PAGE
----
Centennial Smith
Centennial Smith
By: jbhthescots@mac.com, Categories: Words & Images, Comments Off on Centennial Smith

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Here’s a tip for those squiring out-of-town guests: Forget about the Space Needle and take them instead to the top of another Seattle icon – the 42-story, 462 feet Smith Tower, which this year celebrates its centennial anniversary. You may not get as high, but the view from the tower’s wrap-around deck is still marvellous—and a lot cheaper – and you get a quirkier, more historic experience.

 

The skyline landmark, at 506 Second Avenue, opened on July 4, 1914, as the fourth-tallest building in the world and Seattle’s first skyscraper. The observation deck lies off the so-called “Chinese Room,” which features a carved wood-and-porcelain ceiling. To get there, you take an old-fashioned elevator with a clanging metal door, slid back and forth by surely some of the last elevator operators anywhere in the world who double as tour guides, providing a quick history lesson on the way up. You’ll learn that the iconic tower was built by a quintessential Northwest dreamer, shotgun and typewriter magnate Lyman Cornelius Smith, striving to compete with New York.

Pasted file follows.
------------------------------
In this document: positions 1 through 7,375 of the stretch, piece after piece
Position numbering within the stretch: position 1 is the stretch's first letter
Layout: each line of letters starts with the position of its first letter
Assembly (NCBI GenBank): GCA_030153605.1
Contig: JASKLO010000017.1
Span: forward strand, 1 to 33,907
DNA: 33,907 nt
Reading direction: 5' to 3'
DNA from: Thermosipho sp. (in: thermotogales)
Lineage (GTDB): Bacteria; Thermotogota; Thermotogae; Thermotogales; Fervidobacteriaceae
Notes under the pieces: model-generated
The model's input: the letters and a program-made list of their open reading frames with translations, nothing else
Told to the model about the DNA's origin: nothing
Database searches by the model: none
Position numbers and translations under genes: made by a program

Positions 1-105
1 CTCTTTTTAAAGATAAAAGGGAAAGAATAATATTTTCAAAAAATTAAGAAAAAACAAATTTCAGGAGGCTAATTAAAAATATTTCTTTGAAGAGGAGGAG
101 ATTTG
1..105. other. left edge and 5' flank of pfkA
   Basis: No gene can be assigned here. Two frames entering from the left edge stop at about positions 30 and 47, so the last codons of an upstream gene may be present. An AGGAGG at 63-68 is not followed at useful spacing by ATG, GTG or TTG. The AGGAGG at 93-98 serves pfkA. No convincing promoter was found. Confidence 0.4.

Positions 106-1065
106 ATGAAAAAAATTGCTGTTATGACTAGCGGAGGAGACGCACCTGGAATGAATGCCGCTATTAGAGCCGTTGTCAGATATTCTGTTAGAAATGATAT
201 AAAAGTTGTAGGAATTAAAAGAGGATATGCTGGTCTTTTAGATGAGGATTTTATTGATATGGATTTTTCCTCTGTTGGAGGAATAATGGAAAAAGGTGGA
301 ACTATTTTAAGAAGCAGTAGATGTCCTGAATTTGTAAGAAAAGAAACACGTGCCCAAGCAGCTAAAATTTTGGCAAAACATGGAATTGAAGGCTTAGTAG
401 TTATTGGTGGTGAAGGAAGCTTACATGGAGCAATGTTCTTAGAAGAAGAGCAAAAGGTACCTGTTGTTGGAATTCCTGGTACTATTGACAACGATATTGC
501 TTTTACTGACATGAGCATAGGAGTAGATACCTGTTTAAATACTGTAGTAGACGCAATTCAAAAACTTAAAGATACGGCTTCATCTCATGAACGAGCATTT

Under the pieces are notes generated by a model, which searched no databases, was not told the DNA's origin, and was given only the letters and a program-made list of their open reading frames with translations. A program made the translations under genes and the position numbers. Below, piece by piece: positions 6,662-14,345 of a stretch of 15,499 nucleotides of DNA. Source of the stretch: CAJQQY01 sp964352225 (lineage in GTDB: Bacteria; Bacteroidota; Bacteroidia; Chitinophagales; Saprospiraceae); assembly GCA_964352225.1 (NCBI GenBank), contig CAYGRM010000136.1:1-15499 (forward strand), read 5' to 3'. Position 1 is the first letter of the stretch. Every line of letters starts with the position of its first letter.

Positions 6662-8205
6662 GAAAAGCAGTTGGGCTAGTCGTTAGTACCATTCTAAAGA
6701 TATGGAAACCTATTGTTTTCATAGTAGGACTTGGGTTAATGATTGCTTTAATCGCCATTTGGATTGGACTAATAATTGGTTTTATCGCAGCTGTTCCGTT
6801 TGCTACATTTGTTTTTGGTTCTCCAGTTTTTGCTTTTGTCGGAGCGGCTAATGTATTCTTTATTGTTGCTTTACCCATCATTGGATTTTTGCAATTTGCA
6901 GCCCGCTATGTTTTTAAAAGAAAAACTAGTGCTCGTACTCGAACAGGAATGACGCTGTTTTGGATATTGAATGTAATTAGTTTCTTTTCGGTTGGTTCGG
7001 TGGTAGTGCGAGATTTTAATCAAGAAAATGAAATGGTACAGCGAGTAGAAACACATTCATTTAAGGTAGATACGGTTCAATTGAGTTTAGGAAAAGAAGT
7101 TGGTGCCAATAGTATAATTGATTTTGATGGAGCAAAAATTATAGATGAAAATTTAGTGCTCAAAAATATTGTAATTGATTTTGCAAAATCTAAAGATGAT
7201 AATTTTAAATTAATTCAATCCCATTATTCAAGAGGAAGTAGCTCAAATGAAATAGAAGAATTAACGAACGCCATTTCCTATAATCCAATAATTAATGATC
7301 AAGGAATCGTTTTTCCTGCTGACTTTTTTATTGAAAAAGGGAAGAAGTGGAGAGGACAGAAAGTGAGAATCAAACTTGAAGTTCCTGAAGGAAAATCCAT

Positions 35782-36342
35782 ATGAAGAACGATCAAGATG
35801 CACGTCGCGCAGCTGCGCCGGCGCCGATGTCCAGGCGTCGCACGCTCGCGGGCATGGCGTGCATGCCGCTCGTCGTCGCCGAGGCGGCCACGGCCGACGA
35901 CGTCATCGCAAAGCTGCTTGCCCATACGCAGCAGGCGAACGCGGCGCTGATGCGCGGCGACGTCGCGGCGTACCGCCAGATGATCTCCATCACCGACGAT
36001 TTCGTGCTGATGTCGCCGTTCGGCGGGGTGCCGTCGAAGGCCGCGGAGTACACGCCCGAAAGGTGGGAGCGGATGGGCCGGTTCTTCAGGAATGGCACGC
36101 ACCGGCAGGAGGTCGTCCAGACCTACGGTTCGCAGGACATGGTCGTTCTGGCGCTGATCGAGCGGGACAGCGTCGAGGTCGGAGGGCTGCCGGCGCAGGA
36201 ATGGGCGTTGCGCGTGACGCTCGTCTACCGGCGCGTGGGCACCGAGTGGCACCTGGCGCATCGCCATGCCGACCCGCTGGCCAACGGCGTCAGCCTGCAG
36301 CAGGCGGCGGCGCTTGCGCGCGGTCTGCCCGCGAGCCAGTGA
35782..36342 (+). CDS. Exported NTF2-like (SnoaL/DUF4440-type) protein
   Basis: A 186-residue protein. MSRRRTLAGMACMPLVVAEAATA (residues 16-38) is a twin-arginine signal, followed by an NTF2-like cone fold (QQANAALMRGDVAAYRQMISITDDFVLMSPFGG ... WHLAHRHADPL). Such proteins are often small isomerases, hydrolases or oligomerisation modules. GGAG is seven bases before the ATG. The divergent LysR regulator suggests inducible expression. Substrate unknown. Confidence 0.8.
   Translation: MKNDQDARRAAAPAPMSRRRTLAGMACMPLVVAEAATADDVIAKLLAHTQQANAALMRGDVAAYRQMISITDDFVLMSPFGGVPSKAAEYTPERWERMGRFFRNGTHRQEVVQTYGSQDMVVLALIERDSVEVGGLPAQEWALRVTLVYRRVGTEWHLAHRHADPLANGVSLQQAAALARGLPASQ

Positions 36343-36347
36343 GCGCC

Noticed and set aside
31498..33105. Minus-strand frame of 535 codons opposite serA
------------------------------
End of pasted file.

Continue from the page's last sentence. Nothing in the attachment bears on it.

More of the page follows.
Smith’s plans for a basement restaurant that could seat more than 600 and a second tower never became a reality. But Smith Tower is still around, although it has acquired 16 taller neighbours over the years, according to the building information website Emporis. Most of the building’s office space has sat vacant in recent years, and a plan to convert the upper part into condominiums foundered after the real estate crash. In 2012, Smith Tower attracted no bidders in a foreclosure auction and reverted to lender CBRE Capital Partners. Since then, it has started attracting new tenants.

 

Leica M3 & f4/21mm Super-Angulon

B+W Orange Filter

Sekonic L-308S

Ilford HP5+ (@250)

HC-110 (Dil.H – 1:63 @ 8:30 minutes)

Plustek 7600i & Vuescan

 

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